Game historians lay out Nintendo’s classic ‘destroy’ policies


Image: Nintendo

Nintendo’s decision to close the Wii U and 3DS stores has been widely criticizednot because of the closure itself — which always happens with older hardware — but because of the way it once again reminds the world of how horribly Nintendo handles access to its latter category, easily loved. favorite (and valued) in the video game business.

While most casual observers wonder about things like the fact that it will soon be impossible to purchase a digital copy of Wind Wakerthere’s also the issue of store closures affecting hundreds of video games, released only in digital format and only for these consoles, which will soon be defunct.

Video game history organizer who does all kinds of incredible work in preserving old video game and hardwareunderstandably displeased, especially with the fact that Nintendo “actively sponsors lobbying to discourage even libraries that can legally provide access to these games” :

While it’s unfortunate that people will no longer be able to buy 3DS or Wii U games digitally, we understand the business realities that led to this decision. What we don’t understand is which way Nintendo wants its fans to go, if they want to play these games in the future. As a paid member of the Entertainment Software Association, Nintendo actively funds lobbying to prevent even libraries from providing legal access to these games. . The lack of commercial access is understandable, but blocking institutional action to preserve these titles is actively undermining video game history. We encourage ESA members like Nintendo to rethink their position on this issue and work with existing organizations to find a solution.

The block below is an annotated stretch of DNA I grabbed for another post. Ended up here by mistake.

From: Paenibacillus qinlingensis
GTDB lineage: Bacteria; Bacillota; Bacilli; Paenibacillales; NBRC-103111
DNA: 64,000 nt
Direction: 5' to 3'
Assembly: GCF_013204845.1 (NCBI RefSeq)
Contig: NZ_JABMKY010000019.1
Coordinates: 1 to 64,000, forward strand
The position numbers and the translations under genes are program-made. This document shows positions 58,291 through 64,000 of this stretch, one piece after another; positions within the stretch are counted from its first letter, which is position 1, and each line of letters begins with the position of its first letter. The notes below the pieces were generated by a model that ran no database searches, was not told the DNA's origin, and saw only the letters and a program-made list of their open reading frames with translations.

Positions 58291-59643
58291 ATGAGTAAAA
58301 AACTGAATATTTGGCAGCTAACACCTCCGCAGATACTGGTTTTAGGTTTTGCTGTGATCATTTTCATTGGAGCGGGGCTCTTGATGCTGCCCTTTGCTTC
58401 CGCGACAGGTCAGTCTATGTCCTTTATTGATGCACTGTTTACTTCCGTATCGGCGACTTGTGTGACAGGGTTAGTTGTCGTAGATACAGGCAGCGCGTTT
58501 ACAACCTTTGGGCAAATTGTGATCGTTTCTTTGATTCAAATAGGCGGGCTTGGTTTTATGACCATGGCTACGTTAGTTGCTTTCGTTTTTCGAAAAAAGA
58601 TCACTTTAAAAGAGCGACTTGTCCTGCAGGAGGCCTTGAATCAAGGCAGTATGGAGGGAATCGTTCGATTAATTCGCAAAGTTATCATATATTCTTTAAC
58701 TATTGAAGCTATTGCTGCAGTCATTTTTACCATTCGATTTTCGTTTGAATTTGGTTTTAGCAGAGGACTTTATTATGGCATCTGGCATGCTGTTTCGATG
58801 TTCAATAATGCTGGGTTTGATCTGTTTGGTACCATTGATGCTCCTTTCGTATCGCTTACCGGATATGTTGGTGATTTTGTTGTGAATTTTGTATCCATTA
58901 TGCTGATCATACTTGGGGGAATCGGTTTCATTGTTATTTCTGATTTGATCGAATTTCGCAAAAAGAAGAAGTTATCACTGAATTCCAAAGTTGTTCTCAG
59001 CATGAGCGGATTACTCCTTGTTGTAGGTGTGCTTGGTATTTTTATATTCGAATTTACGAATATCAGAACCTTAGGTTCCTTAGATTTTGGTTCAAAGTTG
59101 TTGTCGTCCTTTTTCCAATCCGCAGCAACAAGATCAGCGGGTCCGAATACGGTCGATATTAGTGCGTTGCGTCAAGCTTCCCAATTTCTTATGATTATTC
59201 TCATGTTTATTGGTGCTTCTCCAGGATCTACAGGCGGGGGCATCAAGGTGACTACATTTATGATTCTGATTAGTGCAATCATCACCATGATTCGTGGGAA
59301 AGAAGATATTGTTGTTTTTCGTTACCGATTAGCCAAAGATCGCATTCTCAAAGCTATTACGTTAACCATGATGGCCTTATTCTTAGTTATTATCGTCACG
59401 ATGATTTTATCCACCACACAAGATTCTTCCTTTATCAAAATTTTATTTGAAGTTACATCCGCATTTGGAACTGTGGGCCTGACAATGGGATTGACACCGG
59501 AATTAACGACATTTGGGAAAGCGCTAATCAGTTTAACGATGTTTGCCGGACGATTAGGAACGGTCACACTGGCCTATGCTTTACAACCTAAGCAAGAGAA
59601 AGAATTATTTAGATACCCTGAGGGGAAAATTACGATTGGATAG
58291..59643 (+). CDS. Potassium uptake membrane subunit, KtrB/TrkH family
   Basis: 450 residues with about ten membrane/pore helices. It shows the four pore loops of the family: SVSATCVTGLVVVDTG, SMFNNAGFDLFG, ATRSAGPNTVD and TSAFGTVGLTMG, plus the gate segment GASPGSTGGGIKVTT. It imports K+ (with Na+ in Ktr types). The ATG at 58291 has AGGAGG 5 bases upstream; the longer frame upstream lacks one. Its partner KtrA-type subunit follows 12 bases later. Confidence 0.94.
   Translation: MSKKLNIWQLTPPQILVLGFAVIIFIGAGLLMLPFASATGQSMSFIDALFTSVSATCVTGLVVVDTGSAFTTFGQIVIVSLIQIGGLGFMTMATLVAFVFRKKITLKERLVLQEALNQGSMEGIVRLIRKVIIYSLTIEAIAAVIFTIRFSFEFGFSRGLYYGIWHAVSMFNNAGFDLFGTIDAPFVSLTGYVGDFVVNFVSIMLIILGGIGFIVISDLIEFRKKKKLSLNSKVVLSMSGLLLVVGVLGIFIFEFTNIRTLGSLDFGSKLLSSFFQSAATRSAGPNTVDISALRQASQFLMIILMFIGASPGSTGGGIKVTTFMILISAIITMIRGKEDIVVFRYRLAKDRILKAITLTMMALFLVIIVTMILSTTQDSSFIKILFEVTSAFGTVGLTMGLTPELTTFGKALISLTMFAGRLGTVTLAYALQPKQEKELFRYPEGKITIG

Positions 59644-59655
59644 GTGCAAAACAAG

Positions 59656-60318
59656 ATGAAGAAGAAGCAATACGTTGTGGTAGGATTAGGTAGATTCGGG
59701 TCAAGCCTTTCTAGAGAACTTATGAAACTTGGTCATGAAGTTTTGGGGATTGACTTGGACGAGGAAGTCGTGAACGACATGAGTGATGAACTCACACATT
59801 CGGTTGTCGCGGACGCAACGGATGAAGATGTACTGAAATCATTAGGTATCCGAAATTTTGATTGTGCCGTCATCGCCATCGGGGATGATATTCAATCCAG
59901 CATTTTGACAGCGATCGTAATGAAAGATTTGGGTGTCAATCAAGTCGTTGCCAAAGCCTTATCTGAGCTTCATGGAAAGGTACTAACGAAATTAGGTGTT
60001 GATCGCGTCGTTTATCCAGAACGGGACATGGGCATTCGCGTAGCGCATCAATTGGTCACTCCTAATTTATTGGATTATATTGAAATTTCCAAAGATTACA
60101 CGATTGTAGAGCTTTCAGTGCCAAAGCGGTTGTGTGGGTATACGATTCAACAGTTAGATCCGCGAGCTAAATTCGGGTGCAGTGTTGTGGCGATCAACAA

Like they said above, everyone can “understand the business realities that led to this decision”. Dashboards come and go, as well as their marketplace. But executive continues to be a disaster every time Nintendo tries it, while their active disdain for even the most innocuous preservation efforts is inexcusable and, as VGHF noted above, “positive sabotage” video game history.

People tend to go easy on Nintendo for all sorts of reasons, most of which have to do with nostalgia and the carefully chosen publicity of being a “friendly” company, but this is really one thing. nonsense, bullshit. Game historians lay out Nintendo’s classic ‘destroy’ policies

Curtis Crabtree

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